If, as I believe, Benacerraf’s Paradox shows that the notion of sets as objects and arbitrary functions as objects are less than fully clear; if we don’t, in fact, know what it means to be a “Platonist about  sets or functions” (especially if, as Wagner explicitly does, we reject the idea of equivalent descriptions aka “conceptual relativity”!), how can showing that one could take either as basic and treat the other as a construction help? Granted, that I could think of functions as “real” and sets as different sorts of functions (and say, truly, that this can be done in more than one way, as far as mathematics is concerned), and granted that I could think of sets as “real” and functions as different sorts of sets (and say, truly, that this can be done in more than one way, as far as mathematics is concerned), how can that satisfy my desire to be clear about what I am doing when I do one or the other? Quine tells me to be a “sectarian”, and choose one and reject the other, but perhaps change my choice from time to time for some sort of enlightenment[10] and Wittgensteinians will say that my worry is “metaphysical”—but of course it is! What I am seeking is the right metaphysics.

[1] Rudolf Carnap, Logische Aufbau der Welt (Berlin-Schlachtensee: Weltkreis Verlag, 1928), 138 ff. Carnap wrote “rationale Nachkonstruktion”; in the English translation, The Logical Structure of the World (Berkeley: University of California Press, 1967), p. 220, this is translated as “rational reconstruction”.  “Rational reconstruction” was also used by Hans Reichenbach in Experience and Prediction (Chicago: University of Chicago Press, 1938), who attributed the term to Carnap (footnote 1, p. 5).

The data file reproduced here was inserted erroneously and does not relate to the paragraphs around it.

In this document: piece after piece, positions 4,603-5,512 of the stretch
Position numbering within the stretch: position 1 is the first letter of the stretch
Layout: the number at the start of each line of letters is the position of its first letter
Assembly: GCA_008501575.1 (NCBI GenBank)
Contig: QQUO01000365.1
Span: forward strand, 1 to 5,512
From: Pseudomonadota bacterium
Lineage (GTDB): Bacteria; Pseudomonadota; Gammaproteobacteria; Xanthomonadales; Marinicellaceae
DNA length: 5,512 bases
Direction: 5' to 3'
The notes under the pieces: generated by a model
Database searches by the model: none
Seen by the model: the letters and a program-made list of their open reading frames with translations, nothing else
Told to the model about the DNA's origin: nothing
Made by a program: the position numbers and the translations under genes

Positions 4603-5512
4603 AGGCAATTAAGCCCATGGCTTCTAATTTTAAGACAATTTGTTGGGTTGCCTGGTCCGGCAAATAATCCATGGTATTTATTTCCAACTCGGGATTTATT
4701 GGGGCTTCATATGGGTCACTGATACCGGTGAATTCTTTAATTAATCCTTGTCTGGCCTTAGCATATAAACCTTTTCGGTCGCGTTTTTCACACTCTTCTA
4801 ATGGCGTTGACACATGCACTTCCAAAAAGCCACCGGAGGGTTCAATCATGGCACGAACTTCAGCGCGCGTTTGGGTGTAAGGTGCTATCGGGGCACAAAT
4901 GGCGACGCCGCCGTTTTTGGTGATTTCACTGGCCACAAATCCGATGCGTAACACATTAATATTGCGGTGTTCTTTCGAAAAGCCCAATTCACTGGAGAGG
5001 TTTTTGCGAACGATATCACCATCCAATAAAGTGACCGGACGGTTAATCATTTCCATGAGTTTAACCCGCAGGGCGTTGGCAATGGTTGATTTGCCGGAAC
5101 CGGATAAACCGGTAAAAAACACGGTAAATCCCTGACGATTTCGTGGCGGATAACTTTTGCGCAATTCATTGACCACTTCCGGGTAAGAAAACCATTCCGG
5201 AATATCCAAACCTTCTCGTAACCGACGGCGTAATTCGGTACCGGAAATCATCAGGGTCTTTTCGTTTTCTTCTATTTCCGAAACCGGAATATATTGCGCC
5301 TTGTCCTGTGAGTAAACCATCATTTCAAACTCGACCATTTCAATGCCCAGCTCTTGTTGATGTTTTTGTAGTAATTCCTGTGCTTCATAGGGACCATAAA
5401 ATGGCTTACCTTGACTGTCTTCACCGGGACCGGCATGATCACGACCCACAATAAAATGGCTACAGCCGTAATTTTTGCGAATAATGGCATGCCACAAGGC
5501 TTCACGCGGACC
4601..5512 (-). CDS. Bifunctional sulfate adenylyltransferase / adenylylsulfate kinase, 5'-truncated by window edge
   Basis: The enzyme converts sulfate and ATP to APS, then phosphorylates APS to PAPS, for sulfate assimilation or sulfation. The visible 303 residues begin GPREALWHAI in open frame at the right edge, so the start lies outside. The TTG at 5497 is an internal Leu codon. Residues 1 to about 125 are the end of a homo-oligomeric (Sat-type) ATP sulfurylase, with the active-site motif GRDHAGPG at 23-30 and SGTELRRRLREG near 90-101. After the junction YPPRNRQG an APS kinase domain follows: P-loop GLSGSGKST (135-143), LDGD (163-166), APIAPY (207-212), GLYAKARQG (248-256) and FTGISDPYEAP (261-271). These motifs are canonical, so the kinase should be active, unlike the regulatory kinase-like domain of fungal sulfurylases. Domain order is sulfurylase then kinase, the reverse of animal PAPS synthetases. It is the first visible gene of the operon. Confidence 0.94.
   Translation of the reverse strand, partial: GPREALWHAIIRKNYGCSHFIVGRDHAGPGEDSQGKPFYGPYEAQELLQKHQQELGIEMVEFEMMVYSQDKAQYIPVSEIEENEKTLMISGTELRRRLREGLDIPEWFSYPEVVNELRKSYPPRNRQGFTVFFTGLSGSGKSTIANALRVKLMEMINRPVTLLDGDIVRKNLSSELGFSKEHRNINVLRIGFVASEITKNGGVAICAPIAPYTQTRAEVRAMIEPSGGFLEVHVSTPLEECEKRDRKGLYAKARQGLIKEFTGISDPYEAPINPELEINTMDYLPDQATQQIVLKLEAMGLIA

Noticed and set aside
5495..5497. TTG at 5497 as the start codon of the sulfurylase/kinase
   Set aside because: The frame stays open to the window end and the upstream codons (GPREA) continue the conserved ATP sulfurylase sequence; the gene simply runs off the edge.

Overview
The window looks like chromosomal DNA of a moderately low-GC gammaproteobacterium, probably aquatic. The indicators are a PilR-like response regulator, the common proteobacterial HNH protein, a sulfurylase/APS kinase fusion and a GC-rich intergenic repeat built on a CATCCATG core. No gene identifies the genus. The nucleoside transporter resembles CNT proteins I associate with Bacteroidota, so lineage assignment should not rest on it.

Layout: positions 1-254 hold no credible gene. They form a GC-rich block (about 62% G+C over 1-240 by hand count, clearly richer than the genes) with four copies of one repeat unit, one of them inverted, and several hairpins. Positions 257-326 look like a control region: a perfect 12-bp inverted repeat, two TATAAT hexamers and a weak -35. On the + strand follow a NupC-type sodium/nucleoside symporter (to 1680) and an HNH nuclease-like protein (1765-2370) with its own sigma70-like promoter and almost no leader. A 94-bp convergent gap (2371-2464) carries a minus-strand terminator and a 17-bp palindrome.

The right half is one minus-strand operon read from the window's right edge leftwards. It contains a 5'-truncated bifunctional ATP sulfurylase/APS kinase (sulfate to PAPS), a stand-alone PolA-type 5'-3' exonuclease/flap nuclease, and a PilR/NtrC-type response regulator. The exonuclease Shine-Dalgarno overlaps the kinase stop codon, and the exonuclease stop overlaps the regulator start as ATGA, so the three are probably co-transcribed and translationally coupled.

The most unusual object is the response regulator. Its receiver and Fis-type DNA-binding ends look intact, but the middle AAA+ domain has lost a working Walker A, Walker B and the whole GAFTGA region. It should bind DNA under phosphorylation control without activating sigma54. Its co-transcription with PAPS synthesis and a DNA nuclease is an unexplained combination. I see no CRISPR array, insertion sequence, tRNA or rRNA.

[2] Menachem Fisch, "The Emergency Which has Arrived: The Problematic History of 19th Century British Algebra - A Programmatic Outline", The British Journal for the History of Science, 27: 247-276, 1994.
[3] One chooses equivalence classes and not simply ordered pairs consisting of the numerator and the denominator so that 3/7 and 6/14 will turn out to be the same rational number.
[4] I.e.,  0 = Ø, 1 = {0}, 2 = {0,1}, 3 = {0,1,2} … each natural number, starting with zero, is the set of all smaller natural numbers!
[5] REF
[6] I am describing the theory of types as Ramsey simplified it here, not as Whitehead and Russell presented it.
[7] In Theories and Things (Cambridge, MA: Harvard University Press, 1990), p. 100, Quine famously described himself as a reluctant Platonist (“I have felt that if I must come to terms with Platonism, the least I can do is keep it extensional”).
[8] Saul Kripke, "Outline of a Theory of Truth", Journal of Philosophy 72 (1975): 690–716.
[9] Leopold Kronecker famously said that “Die ganzen Zahlen hat der liebe Gott gemacht, alles andere ist Menschenwerk”. Quoted in Weber, H. "Leopold Kronecker", Mathematische Annalen (Springer Berlin / Heidelberg) 43 (1893): 1–25.
[10] Quine wrote“[The sectarian] is as free as the ecumenist to oscillate between [empirically equivalent but incompatible] theories for the sake of added perspective (sic) from which to triangulate on problems. In his sectarian way, he does deem the one the true and the alien terms in the other as meaningless, but only so long as he is entertaining the one theory rather than the other. He can readily shift the shoe to the other foot.” Pursuit of Truth (Cambridge, MA: Harvard University Press: 1990), 100.